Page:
This is the second to last episode of American Horror Stories. And I have to say, it’s been a wild ride so far. 

Feral is about a couple who loses their child in the forest when he’s a small boy. Ten years later the father, Jay, is a broken man. People have accused him of killing his child. He’s devoted his life to doing anything he can to find the boy. So when a man named Birch shows up saying he knows where the child is, Jay jumps at the chance.

Even though it’s going to cost him a ton of money. Money he doesn’t have. Money that his ex-wife, Addie, does have.

Once they’re in the woods, they do find exactly what took their son. A pack of horrific pseudo humans who’ve turned cannibal in the deep woods.

I have to say, this episode kept me on my toes. There were several times that things happened that I was not expecting. Not that this is necessary for the best. Some of these twists didn’t make any sense. I mean, you can drop an anvil on someone and it’ll be surprising. But that doesn’t mean it made a damn bit of sense. And some of these twists were of the anvil variety.

That being said, this was still a fun episode. I loved the costumes of the feral creatures. They distinctively reminded me of the X-Files episode, Home. I was also highly amused that Cody Fern, playing a park ranger, looked so very much like Robert Irwin. 

Watching Feral, I was reminded of a series of Creepy Pasta Stories called SCP stories. And apparently, I wasn’t the only one reminded of them. This is cool because those are some really good stories. If you’re not familiar, SCP stands for Secure, Contain, Protect, and refers to anything dangerous, but cannot for whatever reason be destroyed. So instead the government seeks to secure it, contain it, and protect the population from it. They’re fun stories because they seem like they really could be true.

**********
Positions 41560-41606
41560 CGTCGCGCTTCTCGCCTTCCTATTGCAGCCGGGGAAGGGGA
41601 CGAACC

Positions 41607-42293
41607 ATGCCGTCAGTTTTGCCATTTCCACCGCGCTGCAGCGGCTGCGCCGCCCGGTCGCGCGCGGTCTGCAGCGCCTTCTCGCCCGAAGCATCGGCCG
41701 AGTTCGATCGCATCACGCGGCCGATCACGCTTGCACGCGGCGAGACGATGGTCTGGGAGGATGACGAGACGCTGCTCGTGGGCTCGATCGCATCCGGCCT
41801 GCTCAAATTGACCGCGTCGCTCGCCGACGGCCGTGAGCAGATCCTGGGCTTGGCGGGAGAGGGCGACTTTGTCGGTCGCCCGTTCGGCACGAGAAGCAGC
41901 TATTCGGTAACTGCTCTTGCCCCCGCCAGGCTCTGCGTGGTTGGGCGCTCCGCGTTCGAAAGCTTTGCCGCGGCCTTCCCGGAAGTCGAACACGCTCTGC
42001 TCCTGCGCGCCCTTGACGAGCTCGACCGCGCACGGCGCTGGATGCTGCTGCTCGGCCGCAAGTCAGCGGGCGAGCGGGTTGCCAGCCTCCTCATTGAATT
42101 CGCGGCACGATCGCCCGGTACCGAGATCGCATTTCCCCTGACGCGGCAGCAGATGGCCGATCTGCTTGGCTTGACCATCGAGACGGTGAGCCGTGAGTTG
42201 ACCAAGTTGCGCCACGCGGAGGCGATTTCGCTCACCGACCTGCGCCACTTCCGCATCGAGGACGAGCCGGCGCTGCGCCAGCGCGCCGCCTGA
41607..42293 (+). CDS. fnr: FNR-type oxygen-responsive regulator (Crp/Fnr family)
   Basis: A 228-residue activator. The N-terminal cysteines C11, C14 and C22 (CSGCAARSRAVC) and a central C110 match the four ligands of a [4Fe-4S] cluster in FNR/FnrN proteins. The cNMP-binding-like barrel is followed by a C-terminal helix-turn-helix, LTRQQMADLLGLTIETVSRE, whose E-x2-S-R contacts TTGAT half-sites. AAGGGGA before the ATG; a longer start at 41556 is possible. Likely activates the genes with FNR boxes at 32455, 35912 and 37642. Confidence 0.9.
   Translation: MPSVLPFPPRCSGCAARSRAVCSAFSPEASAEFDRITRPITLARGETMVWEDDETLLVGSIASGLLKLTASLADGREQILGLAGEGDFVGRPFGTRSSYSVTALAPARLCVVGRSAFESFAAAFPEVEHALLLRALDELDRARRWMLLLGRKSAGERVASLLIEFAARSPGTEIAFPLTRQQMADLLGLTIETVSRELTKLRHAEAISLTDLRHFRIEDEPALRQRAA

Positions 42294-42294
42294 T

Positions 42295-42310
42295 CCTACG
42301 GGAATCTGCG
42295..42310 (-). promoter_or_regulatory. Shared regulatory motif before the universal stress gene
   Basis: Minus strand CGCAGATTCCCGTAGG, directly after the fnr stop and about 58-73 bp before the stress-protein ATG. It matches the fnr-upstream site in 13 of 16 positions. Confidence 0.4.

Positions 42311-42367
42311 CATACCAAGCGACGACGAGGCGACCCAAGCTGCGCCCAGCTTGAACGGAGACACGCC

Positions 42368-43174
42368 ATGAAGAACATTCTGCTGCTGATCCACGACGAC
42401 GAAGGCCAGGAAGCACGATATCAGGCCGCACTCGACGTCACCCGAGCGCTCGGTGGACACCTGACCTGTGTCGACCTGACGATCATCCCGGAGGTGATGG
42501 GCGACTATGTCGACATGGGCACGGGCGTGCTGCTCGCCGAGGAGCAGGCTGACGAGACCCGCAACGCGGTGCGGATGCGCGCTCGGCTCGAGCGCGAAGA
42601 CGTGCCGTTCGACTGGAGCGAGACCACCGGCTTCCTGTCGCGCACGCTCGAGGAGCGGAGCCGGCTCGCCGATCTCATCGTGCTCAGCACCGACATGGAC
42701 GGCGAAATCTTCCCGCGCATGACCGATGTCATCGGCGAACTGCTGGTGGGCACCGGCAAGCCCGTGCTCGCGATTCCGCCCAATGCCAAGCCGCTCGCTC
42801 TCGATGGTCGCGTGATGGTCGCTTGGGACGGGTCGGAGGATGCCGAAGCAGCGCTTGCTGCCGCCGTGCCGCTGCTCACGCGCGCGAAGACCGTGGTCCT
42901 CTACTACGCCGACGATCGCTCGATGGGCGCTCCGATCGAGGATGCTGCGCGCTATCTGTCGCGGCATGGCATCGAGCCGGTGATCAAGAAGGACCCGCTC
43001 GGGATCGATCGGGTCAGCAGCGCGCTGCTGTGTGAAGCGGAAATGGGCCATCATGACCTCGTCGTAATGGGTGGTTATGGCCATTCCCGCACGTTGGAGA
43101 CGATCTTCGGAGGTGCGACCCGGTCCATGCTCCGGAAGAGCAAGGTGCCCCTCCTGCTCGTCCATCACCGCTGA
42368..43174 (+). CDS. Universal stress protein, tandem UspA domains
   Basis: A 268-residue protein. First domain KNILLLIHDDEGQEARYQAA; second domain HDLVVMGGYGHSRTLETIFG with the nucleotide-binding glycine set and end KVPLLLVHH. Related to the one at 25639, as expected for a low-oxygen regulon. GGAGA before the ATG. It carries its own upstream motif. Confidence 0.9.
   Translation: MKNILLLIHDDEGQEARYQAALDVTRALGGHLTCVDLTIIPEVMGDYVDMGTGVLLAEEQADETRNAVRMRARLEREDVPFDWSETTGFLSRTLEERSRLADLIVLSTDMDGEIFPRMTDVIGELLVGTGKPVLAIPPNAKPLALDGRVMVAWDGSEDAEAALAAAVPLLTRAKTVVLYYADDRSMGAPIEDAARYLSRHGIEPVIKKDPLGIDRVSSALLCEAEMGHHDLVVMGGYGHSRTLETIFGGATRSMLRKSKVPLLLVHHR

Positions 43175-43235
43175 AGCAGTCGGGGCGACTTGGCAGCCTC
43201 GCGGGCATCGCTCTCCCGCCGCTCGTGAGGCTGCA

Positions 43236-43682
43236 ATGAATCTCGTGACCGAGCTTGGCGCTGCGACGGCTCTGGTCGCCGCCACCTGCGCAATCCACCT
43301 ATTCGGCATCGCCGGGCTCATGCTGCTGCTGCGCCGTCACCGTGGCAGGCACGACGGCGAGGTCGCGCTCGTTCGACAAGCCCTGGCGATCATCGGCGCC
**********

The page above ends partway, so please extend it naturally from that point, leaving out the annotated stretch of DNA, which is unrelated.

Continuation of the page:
Maybe they are.

Finally, I want to talk about these main characters, Jay and Addie. They, unlike most of the other people in this season, didn’t deserve what happened to them. This wasn’t an act of karma. It was just being at the wrong place ten years ago, then trying to do the right thing later.

It’s scarier that way. Most of us think we’re pretty good people. Most of us are even right. We like to think that because we’re good, bad things won’t happen to us. We won’t be stalked by Danny Clause for being assholes online. We won’t burn alive in our trailer for intentionally driving people crazy. We won’t be slaughtered by a demon because we made our spouses think they were possessed.

But the bad death doesn’t discriminate. And sometimes good people die screaming. Which is even more unsettling in a story like this, when the monsters seem oh so believable.

There’s just one more episode of American Horror Stories. From what I understand, we’re going back to Murder House one last time. See you there. 

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